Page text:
July 22, 1972 (Saturday)
Concert Hall, John F. Kennedy Center for the Performing Arts
Washington D.C., U.S.A.
On Saturday, July 22, Badfinger came to Washington D.C. and
appeared at the John F. Kennedy Center for the Performing Arts in one of their most
exciting concerts ever. The acoustics were excellent, and I don't believe the Concert
Hall had ever rocked before like it did that night. This was no symphony; this was
And rock it did. My friends and I had good seats in the third row, far left, which provided a bird's eye view of a lively Joey jumping around and joking with Tom. As I recall, there were two encores, as people really enjoyed themselves and did not want to leave. The band came back and played feverishly, energetically. People crowded to the edge of the stage, dancing. Security guards had to hold them back. I didn't notice when it happened, but Tom shouted out that Pete was showing his "arse." Pete had split the seat of the black satin trousers that he wore that night. He was careful about his exit... I think he backed offstage.
At that point, I had the realization that they were remembering me now by face, if not by name. Earlier that afternoon, the same three friends who had accompanied me to Painter's Mill went with me to the airport. The control tower's digital display thermometer showed 96 degrees. It was humid. We didn't stay long, but we waited until their flight arrived and saw them from a distance at the baggage claim area. We were close enough to wave hello and get a wave back, but that was it.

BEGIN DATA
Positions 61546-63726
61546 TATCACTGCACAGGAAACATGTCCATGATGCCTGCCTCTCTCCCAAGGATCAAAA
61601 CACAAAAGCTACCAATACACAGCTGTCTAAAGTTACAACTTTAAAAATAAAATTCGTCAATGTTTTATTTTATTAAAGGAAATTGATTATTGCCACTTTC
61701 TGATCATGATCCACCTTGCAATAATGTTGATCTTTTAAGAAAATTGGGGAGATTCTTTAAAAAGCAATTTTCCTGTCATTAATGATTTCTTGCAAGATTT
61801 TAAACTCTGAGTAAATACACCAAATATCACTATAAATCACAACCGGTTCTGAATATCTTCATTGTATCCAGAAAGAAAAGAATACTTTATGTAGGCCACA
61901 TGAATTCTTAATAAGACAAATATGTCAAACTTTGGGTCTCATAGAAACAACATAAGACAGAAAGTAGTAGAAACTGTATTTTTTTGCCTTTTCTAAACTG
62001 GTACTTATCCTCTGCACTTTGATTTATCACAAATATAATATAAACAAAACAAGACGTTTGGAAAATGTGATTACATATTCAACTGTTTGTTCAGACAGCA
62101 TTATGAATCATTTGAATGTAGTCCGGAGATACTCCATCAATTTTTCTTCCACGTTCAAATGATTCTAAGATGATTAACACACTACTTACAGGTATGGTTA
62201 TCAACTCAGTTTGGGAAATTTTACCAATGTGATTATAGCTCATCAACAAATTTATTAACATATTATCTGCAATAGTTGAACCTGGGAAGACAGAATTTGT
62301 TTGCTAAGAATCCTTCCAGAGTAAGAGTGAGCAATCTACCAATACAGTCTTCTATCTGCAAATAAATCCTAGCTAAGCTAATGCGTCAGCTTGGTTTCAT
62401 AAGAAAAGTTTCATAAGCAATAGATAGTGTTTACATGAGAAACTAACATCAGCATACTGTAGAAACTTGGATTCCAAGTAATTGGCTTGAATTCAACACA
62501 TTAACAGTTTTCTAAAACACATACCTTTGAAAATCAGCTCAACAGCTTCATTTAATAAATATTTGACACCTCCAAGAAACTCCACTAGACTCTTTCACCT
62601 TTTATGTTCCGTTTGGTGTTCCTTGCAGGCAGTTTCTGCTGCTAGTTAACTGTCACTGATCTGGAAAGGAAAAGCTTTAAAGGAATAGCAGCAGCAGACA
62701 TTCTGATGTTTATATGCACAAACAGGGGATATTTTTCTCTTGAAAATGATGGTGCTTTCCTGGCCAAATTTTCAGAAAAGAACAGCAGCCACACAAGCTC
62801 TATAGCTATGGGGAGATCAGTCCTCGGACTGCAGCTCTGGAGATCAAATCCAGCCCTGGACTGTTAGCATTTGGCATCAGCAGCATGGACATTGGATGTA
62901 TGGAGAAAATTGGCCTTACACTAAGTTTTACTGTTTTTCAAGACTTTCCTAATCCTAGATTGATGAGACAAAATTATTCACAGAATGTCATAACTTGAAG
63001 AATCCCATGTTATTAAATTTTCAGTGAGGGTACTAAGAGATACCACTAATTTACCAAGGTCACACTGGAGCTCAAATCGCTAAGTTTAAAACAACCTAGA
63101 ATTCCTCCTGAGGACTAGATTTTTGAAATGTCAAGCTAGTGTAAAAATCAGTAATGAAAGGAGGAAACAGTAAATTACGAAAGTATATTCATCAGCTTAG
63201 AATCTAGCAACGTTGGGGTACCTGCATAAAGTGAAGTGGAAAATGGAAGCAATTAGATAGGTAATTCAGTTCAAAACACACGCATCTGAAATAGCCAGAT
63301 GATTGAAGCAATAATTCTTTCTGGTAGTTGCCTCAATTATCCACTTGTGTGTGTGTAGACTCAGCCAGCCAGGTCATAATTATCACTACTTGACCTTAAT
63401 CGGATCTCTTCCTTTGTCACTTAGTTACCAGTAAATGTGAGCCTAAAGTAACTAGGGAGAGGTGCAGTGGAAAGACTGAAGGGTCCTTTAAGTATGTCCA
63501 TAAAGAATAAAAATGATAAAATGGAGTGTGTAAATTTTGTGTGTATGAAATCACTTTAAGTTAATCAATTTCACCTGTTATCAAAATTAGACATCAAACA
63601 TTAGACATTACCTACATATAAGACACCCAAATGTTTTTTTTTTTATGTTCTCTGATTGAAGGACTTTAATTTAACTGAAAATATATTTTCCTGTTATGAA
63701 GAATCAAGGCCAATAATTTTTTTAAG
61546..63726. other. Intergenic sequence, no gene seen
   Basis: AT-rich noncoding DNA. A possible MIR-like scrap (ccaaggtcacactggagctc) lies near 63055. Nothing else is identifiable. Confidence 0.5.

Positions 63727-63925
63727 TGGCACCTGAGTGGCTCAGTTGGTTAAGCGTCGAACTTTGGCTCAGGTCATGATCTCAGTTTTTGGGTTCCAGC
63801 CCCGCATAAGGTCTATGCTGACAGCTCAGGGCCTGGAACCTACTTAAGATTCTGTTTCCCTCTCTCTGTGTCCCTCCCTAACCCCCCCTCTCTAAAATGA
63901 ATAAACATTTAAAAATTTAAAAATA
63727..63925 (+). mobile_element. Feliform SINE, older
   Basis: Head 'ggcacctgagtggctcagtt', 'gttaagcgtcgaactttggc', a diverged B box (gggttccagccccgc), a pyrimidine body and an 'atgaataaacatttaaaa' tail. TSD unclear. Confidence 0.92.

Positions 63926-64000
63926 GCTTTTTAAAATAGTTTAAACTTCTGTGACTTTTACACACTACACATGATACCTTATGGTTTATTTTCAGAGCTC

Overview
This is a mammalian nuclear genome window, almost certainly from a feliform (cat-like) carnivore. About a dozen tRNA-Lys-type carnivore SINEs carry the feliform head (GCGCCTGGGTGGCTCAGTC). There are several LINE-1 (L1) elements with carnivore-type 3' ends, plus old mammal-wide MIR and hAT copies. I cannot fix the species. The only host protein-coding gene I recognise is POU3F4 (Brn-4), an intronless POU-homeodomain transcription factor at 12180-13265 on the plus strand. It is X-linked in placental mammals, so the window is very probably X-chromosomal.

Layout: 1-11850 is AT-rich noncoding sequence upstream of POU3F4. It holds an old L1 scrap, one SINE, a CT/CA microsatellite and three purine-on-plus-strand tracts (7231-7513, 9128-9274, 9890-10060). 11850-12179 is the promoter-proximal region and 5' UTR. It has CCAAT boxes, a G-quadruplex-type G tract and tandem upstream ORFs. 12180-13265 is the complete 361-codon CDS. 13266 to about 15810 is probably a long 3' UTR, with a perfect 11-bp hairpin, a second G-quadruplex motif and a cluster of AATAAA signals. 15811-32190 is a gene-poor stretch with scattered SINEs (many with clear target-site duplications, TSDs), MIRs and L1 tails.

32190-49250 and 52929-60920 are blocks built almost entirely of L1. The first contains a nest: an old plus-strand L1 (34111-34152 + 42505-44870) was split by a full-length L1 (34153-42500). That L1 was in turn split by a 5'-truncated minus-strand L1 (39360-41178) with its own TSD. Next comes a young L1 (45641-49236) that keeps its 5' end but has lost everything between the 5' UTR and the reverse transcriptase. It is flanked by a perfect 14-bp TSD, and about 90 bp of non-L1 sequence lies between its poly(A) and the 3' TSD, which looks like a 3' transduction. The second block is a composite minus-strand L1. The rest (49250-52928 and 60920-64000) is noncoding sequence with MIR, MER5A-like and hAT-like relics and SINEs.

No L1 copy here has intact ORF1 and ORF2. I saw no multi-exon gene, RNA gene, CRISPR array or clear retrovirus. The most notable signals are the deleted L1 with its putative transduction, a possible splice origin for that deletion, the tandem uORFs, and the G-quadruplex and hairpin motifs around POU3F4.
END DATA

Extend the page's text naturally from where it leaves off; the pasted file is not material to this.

The morning after the concert, we headed over to the hotel where the group had spent the night. They were checking out. We saw Pete in the hall, heading to the lobby. He said hello.
Impulsively, I pulled off a sterling silver bangle bracelet off my right arm, and asked if he'd wear it at least until the Buffalo, NY show a few weeks later. To my surprise, he said, "Yeah, sure," with his voice showing some interest. I fitted the bracelet on his right arm, and he smiled, testing it, raising his arm up and down. It remained on. "See you in Buffalo," he said, as he left. (The adjustable bracelet was an East Indian design with a raised diamond-cut pattern).
Debbie Randolph Harrison
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